Plate Tectonics

Sorry, this film is not free to view

Start your FREE TRIAL now

Please log in to watch the full film.

Film Summary

From volcanic eruptions to massive earthquakes to tidal waves, Earth's tectonic plates can be responsible for catastrophic natural disasters.

Key Facts

  • The rising and falling of intense heat deep inside the earth creates convection currents.
  • Tectonic plates can be pulled apart, pushed together or forced to slide past each other by convection currents.
  • The movement of plates causes earthquakes, volcanoes and tidal waves.
  • The movement of tectonic plates can be constructive, destructive or conservative.


Although the Earth's surface may seem very static, it's actually moving.

The rising and falling of heat deep inside the Earth causes convection currents.

Convection Currents

These can drag the plates apart, causing them to travel a few centimeters every year.

This might not seem much, but the effects are dramatic...

It's what causes earthquakes, produces volcanoes, creates mountains, and - over millions of years - moves whole continents.

These dramatic events all occur due to plate tectonics...

Plate Tectonics

... And there are three different ways the plates can move.

They can pull apart... push together... or slide past each other.

When plates move apart, it is called a constructive boundary.

Constructive Boundary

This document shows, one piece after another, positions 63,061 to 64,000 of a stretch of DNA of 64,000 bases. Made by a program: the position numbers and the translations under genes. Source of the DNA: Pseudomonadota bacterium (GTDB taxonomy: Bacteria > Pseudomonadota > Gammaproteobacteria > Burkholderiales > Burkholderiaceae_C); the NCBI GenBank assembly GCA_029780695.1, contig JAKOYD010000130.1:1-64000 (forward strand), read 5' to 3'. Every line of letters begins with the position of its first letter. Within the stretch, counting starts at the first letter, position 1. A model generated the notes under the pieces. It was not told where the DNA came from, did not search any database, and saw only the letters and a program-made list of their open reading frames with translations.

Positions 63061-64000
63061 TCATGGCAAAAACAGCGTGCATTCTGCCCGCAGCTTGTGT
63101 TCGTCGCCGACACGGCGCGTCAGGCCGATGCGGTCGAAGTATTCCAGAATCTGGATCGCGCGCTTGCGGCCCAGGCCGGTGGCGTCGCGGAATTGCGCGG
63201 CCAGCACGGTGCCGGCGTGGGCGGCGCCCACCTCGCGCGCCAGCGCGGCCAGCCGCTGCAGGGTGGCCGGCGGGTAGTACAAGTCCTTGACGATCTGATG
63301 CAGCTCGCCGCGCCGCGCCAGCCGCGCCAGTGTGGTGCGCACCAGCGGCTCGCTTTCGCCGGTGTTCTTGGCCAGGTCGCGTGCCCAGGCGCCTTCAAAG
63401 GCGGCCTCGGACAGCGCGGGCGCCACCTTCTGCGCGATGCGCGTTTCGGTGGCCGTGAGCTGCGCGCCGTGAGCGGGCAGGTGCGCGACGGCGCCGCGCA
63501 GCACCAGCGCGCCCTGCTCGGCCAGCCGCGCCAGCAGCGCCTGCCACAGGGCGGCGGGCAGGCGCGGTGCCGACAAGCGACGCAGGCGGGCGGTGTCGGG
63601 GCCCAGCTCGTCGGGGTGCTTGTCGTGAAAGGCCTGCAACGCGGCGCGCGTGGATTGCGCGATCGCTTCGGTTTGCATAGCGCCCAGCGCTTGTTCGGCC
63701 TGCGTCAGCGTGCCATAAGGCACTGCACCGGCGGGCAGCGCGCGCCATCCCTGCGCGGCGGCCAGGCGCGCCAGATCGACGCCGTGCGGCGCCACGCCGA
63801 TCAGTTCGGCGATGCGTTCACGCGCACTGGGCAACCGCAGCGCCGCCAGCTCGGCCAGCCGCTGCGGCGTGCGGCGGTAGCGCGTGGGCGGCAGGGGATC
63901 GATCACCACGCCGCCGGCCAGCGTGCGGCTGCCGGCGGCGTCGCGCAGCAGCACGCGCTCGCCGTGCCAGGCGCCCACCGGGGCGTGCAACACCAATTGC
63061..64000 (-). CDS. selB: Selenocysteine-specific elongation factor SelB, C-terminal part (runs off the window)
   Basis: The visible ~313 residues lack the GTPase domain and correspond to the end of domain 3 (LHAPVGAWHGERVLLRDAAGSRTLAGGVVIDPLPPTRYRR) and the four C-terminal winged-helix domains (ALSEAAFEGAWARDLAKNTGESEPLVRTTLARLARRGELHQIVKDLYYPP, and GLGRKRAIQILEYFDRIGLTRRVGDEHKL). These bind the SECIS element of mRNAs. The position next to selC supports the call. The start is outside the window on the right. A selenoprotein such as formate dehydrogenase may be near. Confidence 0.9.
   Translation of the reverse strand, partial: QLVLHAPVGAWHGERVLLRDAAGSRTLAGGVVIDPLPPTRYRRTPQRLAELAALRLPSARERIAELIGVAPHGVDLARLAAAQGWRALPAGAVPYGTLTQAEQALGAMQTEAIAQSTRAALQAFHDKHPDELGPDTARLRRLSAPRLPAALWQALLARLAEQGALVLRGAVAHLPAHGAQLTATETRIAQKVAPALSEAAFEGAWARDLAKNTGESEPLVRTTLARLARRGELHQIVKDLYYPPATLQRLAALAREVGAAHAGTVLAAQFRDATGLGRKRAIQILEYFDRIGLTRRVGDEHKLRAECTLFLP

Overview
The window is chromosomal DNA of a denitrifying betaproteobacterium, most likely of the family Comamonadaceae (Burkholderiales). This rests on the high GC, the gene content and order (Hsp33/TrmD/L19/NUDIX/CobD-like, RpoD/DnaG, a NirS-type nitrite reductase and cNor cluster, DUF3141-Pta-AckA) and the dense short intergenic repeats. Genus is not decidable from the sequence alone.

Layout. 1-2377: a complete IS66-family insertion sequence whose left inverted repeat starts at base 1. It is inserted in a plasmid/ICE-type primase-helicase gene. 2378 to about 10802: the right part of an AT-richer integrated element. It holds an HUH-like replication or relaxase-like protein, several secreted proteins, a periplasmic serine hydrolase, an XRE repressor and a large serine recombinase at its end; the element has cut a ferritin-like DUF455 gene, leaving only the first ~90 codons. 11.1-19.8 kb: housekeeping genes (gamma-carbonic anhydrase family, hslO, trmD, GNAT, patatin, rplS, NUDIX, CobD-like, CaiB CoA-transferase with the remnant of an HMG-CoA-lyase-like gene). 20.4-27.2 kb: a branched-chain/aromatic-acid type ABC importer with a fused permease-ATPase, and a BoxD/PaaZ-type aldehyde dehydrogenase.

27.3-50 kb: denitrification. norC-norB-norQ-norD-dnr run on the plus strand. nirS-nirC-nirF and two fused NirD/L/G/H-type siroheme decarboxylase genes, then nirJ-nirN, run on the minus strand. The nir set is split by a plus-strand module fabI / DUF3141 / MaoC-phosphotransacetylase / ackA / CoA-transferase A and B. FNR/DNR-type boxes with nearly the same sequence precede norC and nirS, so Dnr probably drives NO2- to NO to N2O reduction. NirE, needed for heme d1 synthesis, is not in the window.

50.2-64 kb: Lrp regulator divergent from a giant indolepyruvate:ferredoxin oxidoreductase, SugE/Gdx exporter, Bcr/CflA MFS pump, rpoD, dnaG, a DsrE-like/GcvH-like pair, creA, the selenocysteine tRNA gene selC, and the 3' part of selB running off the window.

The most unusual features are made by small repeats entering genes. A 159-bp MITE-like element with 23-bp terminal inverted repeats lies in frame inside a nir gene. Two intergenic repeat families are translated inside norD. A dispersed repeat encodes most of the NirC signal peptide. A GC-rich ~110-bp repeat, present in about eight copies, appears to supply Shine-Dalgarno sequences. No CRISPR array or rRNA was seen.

These tend to occur under the sea.

As the plates move away from each other, molten magma rises up, which can cause a chain of volcanoes to erupt.

The magma eventually cools and forms new surface rock.

When plates move towards each other, there are two possible effects.

If the plates are both landmasses, both surfaces are pushed upwards, forming mountains.

This is a collision boundary.

Collision boundary: Two continental plates. Crumples land upwards

But, if an underwater and continental plate push together, the denser oceanic plate is forced underneath, in a process called subduction.

This is called a destructive boundary.

Destructive boundary: Oceanic and continental plates. Subduction zone

The subducted crust melts to form magma, which can trigger earthquakes and powerful volcanoes.

When plates move sideways, it's called a conservative boundary.

Conservative boundary: Plates slide against each other

New land isn't created or destroyed, but they can produce severe earthquakes.

The movements of the plates means landscapes are constantly being reshaped by the hidden heat deep within our planet.

Contact us